The Whole Armour of God examines and reassesses the role of the Anglican army chaplains in the Great War. The tensions and ambiguities of their role in the trenches resulted in criticism of their achievements. As with other groups such as army generals, the chaplains were given a bad press in the general disenchantment and iconoclasm of the 1920's and 30's. Popular literary figures such as Robert Graves and Siegfried Sassoon were particularly scathing and spoke to a wide audience. This book seeks to readdress the balance by using the words and actions of the chaplains themselves, interwoven into the events of the war, to show that many strove valiantly to bring the reality of God to the troops in the maelstrom of war.
They gave a great deal of thought to the often conflicting demands of providing for the material and social needs of their men and maintaining their more spiritual role. It explains how they overturned orders and won the right to be with the troops in the front line. It tries to judge the chaplains by the ideas and standards of the time. In February 1919 the Army Chaplains Department was awarded the accolade of being made the Royal Army Chaplains Department in recognition of its work in the war.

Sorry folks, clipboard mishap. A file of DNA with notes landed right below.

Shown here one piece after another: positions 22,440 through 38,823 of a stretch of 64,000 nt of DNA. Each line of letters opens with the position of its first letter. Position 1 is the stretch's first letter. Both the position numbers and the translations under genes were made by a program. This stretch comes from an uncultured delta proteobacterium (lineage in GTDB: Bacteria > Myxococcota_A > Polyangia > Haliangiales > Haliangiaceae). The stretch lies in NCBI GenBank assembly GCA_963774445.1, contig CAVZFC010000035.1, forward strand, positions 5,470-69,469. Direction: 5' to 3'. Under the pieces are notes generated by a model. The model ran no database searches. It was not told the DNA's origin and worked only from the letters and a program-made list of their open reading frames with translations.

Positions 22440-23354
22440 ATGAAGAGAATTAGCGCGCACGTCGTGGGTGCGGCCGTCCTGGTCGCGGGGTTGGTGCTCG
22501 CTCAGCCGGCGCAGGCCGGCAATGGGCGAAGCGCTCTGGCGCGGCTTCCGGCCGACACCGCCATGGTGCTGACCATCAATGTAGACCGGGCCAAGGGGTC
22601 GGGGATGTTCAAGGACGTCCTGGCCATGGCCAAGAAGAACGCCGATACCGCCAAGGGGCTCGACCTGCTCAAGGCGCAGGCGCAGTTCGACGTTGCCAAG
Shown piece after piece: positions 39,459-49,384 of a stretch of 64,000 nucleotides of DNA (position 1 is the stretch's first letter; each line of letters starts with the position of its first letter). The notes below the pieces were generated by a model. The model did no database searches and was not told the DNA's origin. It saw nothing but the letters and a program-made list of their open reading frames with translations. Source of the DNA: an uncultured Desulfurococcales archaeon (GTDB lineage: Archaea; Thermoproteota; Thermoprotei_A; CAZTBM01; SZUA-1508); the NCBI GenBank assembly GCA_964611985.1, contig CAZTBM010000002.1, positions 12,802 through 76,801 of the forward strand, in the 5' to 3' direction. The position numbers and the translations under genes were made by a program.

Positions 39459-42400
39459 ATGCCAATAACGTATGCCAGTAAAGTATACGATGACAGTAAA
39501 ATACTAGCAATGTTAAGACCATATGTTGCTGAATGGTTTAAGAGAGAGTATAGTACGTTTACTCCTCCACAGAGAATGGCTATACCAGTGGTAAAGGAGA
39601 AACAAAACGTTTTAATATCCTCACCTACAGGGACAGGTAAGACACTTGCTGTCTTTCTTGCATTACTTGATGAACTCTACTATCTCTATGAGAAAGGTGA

There is compelling evidence that subsequently the Chaplains have been judged too harshly. The Whole Armour of God argues that the Anglican Chaplains should be given their rightful place in the history of the Great War.
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